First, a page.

“On Sitting Down to Read King Lear Once Again” by John Keats

KeatsI was flipping through my copy of English Romantic Writers when I came upon this sonnet. I had underlined parts, so I assume I read it in college, but honestly, I don’t remember. Anyway, I read through it a couple of times so that I could get a deep sense of the poem.

O golden-tongued Romance with serene lute!
Fair plumed Syren! Queen of far away!
Leave melodizing on this wintry day,
Shut up thine olden pages, and be mute:
Adieu! for once again the fierce dispute,
Betwixt damnation and impassion’d clay
Must I burn through; once more humbly assay
The bitter-sweet of this Shakespearian fruit.
Chief Poet! and ye clouds of Albion,
Begetters of our deep eternal theme,
When through the old oak forest I am gone,
Let me not wander in a barren dream,
But when I am consumed in the fire,
Give me new Phoenix wings to fly at my desire.

I must confess that I really wanted to like this poem more than I actually did. I mean, it’s John Keats writing about King Lear—it has to be good, right? This was one of the reasons I read it twice in the sitting; I couldn’t help thinking that it was better than I thought and I therefore must be missing something.

As I think about it now, it was all the exclamations that turned me off. It just felt like forced ostentation, like he was intentionally trying to be showy. One, maybe two exclamations would have been OK, but five is just overkill.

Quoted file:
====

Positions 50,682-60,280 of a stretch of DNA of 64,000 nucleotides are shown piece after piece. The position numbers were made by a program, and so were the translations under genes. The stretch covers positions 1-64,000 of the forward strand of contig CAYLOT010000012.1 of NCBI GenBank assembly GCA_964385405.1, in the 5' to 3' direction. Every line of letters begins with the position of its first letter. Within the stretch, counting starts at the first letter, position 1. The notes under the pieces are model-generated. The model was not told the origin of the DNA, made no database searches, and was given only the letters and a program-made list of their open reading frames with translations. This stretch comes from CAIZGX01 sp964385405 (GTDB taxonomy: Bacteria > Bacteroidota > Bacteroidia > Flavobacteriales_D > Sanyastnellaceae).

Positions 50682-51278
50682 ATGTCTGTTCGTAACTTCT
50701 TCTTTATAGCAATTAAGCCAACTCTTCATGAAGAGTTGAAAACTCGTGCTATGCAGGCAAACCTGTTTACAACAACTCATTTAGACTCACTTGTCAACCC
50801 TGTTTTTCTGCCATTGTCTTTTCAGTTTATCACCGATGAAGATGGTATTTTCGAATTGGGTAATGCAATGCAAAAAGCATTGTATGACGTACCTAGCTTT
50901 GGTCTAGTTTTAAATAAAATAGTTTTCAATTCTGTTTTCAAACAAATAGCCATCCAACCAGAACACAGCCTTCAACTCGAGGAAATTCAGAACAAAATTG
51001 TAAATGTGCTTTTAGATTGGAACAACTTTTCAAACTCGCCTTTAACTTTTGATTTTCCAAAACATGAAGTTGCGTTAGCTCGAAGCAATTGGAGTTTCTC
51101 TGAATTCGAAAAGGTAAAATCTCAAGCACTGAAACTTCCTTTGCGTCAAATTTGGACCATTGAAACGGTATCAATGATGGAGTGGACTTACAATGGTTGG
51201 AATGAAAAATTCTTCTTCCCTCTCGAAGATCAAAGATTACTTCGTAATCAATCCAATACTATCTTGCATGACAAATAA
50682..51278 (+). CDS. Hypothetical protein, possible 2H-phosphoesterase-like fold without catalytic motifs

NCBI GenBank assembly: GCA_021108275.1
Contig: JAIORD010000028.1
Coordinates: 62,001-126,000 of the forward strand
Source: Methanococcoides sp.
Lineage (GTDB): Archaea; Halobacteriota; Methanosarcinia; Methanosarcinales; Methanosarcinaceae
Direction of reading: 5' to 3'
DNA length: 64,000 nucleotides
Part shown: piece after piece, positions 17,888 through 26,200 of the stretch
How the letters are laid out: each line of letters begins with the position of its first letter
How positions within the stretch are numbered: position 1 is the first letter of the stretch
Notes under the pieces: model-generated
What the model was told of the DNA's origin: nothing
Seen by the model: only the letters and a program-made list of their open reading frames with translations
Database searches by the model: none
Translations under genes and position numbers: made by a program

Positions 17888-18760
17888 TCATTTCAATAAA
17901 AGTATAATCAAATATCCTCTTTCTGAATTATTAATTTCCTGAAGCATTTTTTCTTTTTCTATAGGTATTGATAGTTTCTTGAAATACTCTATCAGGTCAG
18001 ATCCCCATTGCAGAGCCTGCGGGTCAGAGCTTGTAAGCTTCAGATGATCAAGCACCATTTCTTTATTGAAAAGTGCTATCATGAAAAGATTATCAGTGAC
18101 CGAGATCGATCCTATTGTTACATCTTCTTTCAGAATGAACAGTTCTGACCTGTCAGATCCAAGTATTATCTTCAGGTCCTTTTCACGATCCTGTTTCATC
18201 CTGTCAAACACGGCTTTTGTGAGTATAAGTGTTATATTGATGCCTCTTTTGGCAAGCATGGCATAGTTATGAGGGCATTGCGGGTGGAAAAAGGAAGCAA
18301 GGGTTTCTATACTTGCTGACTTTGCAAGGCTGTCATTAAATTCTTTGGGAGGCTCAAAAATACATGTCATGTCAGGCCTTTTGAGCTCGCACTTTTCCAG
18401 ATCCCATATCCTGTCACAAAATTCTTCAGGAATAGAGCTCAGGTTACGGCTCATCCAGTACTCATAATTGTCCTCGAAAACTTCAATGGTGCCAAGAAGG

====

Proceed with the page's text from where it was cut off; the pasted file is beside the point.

While I didn’t care for the poem’s style, the emotion and ideas contained in the poem were interesting for me. Keats is setting aside his urge to create poetry to indulge himself in one of Shakespeare’s greatest works. But more importantly, he seems to be replacing his muse with Shakespeare. Instead of supplicating to some divine entity for inspiration, he turns to the works of another human. I think this is pretty major, especially since Keats seemed to be obsessed with ideals: Truth, Beauty, etc. To seek these in the works of man as opposed to the divine was quite a change.

I found the ending of the poem to be the most thought-provoking part. Not only did I picture Lear wandering, lost, suffering the repercussions of his choices, but I also pictured Dante in the woods, abandoning all hope as he enters into the Inferno. Then, after the flames burn away the sins and regrets of mortal life, Keats longs to rise from the ashes and have his soul become one with his desire, which is the divine source of Truth and Beauty.

Overall, it is not a bad poem, just not as good as it could have been. And again, what I didn’t like about it was very subjective. Others may like it. Feel free to share your thoughts. Cheers!!

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